By Alan Jurim, DDS
Today’s Tools Offer Greater Accuracy And A Better Patient Experience
We try to obtain the “big picture” for every patient when they first join the practice. We take a 3Shape TRIOS intraoral scan for all new patients. That digital information is saved in their record, and we’ll use it later for virtual treatment planning. The more we can identify and work up on a case before we treat a patient is going to help predict the outcome. It helps the workflow to identify and know what we’re going to need. If we’re going to need any special components or the site needs more preparation (bone grafting or other augmentation), we know that before the time of surgery.
We produce surgical guides using Implant Studio from 3Shape for implant planning, and print them on a 3D printer. The 3D software program also allows us to virtually perform the surgery and the prosthetic rehabilitation ahead of time, which is better for the patient because we can identify workflow issues prior to the patient ever being touched. We know what type of final restorations we should be able to make. We also save time by eliminating the impression appointment, as implant position can be picked up at the time of surgery using scan flags. We can make sure we are not just in the best surgical position, but in a position that is safe for the patient when we place the implants.
We combine the intraoral scan with the 3D X-ray, whether it was taken in our office or elsewhere, to produce surgical guides. We also use the intraoral scan to get a better idea what shades to use, and any other information for the case, such as the occlusion, and to show existing teeth, if any, to use as reference points.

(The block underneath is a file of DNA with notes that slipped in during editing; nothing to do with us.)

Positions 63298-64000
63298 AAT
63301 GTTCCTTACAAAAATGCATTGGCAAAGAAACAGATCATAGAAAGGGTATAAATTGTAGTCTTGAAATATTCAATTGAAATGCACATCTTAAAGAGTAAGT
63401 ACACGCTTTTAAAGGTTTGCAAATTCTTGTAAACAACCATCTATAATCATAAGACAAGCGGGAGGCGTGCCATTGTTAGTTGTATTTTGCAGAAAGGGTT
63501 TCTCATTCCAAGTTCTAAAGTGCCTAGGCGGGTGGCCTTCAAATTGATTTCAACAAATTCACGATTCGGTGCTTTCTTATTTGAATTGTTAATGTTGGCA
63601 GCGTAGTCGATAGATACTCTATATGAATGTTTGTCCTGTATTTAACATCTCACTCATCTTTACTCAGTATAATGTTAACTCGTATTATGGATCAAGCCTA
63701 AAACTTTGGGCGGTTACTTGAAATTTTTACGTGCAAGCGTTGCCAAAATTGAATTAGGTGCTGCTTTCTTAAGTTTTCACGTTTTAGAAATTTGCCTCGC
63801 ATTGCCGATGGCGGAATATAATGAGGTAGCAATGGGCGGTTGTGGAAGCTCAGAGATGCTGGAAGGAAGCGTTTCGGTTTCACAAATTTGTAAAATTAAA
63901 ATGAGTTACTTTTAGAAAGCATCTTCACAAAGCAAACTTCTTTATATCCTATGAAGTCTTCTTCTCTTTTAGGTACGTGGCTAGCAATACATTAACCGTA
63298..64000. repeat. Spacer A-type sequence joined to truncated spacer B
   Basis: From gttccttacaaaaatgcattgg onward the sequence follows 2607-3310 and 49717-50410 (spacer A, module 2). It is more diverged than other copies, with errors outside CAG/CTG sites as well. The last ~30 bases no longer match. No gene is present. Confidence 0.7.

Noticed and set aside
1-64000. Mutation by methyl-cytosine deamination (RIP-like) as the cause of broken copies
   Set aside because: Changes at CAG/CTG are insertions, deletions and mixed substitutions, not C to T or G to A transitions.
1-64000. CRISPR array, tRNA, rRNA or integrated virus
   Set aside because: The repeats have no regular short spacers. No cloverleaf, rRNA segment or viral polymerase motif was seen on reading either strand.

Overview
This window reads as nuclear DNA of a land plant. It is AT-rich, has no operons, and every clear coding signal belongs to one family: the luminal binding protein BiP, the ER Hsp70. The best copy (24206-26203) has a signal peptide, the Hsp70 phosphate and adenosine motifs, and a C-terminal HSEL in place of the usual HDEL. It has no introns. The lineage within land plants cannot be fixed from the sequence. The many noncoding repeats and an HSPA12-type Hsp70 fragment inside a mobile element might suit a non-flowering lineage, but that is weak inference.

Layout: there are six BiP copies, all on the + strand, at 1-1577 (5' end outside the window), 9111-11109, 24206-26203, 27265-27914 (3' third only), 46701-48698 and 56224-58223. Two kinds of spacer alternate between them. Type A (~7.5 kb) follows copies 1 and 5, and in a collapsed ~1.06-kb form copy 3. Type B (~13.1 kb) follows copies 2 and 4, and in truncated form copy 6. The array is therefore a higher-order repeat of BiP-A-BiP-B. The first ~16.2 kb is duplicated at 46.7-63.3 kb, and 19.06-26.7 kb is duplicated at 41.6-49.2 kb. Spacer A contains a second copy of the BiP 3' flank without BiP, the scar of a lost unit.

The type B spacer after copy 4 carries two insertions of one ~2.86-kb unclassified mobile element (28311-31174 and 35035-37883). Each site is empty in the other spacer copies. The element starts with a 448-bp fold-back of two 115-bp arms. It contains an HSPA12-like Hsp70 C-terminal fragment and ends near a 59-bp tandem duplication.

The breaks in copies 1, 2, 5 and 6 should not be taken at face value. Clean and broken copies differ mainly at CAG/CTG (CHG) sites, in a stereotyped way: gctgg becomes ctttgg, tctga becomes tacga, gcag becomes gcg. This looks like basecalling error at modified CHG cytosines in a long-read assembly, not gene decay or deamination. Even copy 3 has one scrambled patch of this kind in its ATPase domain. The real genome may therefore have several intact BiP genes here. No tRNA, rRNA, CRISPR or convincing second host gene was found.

We have been printing in our lab for about 4 years using several 3D printers. These allow us to take something digital on the screen and reproduce it. So if it’s a study model, a working model, or a try-in restoration, there are a lot of advantages with 3D printing in the digital realm. We print in 3 materials: stone replica material, a biocompatible material that can be used in the mouth (such as surgical guides), and soft tissue, which is important for printing implant digital models.
For the patient, the experience is important because he or she gets to see the intraoral scanning process, and doesn’t need to have impressions made. Essentially, if you begin with a more accurate representation of the mouth, you end up with a more accurate surgical guide and final restoration. The patient also has a certain level of comfort knowing that they’re in an office that uses the latest technology.
Ultimately, the tools that are given to us with digital dentistry allow us to do things that we couldn’t do in the past. Those tools, if used properly and comprehensively, give us tremendous insight into knowing where we’re going before we attempt to get there.
As originally published in Dental Learning.
About the Author: Prior to graduating from New York University’s College of Dentistry and North Shore University Hospital’s general practice residency, Dr. Jurim received his dual degree in Computer Systems Engineering and Electrical Engineering from Rensselaer Polytechnic Institute. He is a co-founder of Jurim Dental Academy in Woodbury, NY, and a member of the American Dental Association, the American Academy of Cosmetic Dentistry, and the American Society for Dental Aesthetics. He is an active lecturer teaching dental professionals digital photography, digital dentistry and CAD/CAM technologies, and cosmetic case planning. He is a key opinion leader for Henry Schein Dental, an advisory board member for 3Shape, and the Director of Digital Dentistry at Touro College.